There were a number of historical displays inside. This one was about the Norman Conquest. I approached with caution believing it might be one of those things which when people get close it suddenly jumps out at you (and shouts something scary) because there’s a real human being inside who was just keeping very still. There wasn’t……so it didn’t. (I suppose if a person had had an arrow stuck in his eye it would have been quite hard to stand still):
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Now apparently the idea that King Harold II (Harold Godwinson) was killed (1066) by an arrow in the eye comes from the pictures on the famous Bayeux Tapestry. However, it also shows what some believe to be another figure also representing Harold being killed by a sword. So it might have been arrow, might have been sword or could have been both.
Another display sign was this one:

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Can you spot the mistakes this time? (I count three. Did you get them all?)
Towards the refreshment area and other stalls was this one:

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Just one this time. (Apologies to American readers who, I know, do spell it this way).

On Tuesday we went on the Wells to Walsingham Light Railway. The sign told me this amazing fact:

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I was impressed – the longest 10¼” gauge in the world! Where did the idea for that width come from? You might think it must be one of those Victorian oddities from long ago but surprisingly this one was built only very recently (1982). You probably won’t be surprised to know that there is actually a Ten and a Quarter Inch Gauge Railway Society and there is a website if you’re really interested.
Thanks to the Wells & Walsingham Light Railway for permission to use the following two photos from their website (as mine didn’t really come out that well).
We travelled on the blue engine. It was called the Norfolk Hero (began in service in 1987 & named in honour of Admiral Lord (Horatio) Nelson. He was born in 1758 in Burnham Thorpe, just 5½ miles west of where the railway starts & 9½ miles east of the village where I stayed):

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There is a second engine (new in 2011) called Norfolk Heroine. It is named in honour of Edith Cavell, a British nurse who worked in Belgium during WW1, born 1865 in Swardeston near Norwich in Norfolk. She was shot, in Oct 1915, by the occupying German forces, for helping prisoners escape.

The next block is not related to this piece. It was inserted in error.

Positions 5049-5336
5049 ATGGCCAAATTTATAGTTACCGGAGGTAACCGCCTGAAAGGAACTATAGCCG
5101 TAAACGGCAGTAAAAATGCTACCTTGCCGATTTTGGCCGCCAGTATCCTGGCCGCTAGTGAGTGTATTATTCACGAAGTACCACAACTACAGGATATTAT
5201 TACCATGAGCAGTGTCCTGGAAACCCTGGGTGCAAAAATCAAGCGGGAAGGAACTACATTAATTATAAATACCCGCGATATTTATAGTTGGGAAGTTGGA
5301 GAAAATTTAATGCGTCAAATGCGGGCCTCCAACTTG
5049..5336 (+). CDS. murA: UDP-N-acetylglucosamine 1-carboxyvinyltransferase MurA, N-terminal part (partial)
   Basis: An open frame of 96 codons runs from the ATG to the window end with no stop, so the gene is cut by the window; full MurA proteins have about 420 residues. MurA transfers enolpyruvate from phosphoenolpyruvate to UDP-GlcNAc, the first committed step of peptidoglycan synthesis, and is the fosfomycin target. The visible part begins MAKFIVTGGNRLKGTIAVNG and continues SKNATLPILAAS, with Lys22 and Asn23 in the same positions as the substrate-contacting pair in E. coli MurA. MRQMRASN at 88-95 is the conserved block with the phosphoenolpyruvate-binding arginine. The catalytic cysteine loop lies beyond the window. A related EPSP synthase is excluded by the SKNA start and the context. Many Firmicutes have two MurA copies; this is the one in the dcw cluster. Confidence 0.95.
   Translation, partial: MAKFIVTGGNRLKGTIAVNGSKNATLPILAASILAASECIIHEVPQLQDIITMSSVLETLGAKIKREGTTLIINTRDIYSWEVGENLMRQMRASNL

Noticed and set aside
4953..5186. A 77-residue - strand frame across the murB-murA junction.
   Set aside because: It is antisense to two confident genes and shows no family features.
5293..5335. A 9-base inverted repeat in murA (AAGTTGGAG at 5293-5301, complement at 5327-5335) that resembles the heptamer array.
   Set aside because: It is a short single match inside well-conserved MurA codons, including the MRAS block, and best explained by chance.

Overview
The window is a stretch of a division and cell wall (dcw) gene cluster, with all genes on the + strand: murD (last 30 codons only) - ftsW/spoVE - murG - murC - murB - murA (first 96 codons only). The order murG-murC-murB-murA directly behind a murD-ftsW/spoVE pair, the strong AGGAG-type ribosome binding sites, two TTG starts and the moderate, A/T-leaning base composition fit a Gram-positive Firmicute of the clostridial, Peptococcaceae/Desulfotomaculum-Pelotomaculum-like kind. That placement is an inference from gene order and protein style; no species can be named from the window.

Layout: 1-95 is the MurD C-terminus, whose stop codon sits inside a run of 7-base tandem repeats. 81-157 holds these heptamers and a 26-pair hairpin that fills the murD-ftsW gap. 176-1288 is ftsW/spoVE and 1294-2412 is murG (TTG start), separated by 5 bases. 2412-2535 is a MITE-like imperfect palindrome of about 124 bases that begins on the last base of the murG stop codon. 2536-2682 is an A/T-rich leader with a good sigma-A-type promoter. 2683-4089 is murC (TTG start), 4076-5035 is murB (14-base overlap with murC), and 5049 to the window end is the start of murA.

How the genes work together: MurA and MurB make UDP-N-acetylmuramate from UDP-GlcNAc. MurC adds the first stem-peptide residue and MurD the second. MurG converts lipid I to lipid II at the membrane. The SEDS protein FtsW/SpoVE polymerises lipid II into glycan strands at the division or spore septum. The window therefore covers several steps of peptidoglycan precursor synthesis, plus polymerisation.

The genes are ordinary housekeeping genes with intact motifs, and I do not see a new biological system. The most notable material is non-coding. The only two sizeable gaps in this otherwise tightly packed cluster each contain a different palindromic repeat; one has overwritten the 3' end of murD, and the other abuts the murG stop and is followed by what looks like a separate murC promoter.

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Also nearby was the following warning sign:
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You might have to enlarge it but it’s typical of the signs organisations like this have to put up because of the (blame and) claim culture which infects everything these days. It’s a steam train, it runs on coal, it puffs out smoke – what do people expect? However what I didn’t expect was to get hit by one of “the smuts” in a very painful place. Just 15 mins into the journey I suddenly found myself blinking like mad as a piece of smut (prob coal dust) blew into my eye causing me to rub like mad to try and get it to the corner where I thought it wouldn’t hurt as much. Apart from that it was a really enjoyable day out on the little train.
Here’s another ‘spot the mistake one’:

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Easy that one? Hope the art was going to be better than the spelling. (I wouldn’t still be there to find out though.)
I like this one because it’s a good pun-like trade name:

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Check out the barber’s name in line 4. Hair salons and barber often do call themselves distinctive names. An unusual one I remember from some years ago was called – “Curl up and Dye”.
I’ll finish with one from the main road in the village where I was staying:

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It gave me a good laugh anyway. Again you’ll need to enlarge it to see the small text but noteworthy bits are: the price – one quacker, published by – Eggsactly Newspapers and the motto (top right) – “Out for a duck, not run down”. And there are two of them near to the pond. What wags these local rustics are, eh?
I’ve decided – I like signs, especially when sometimes they DON’T say what they mean, sometimes when they’re just fun to read and sometimes when your response is tongue-in-cheek. I didn’t intend to take pics like this but, after the initial spots on day 1, looking for more just became routine. You’re probably asking yourself what assignment was he on about at the beginning of this post? He’s not mentioned it at all. Can you see it now? What assignment? (Do you see what I did there? What a sign meant – haha).

One response to this post.

  1. […] bit further down Quarry Street we pass a hairdresser’s shop. I mentioned in blog 8.8.12 that I like the way hairdressers “pun-ify” their names and this one in Woolton was very good. […]

    Reply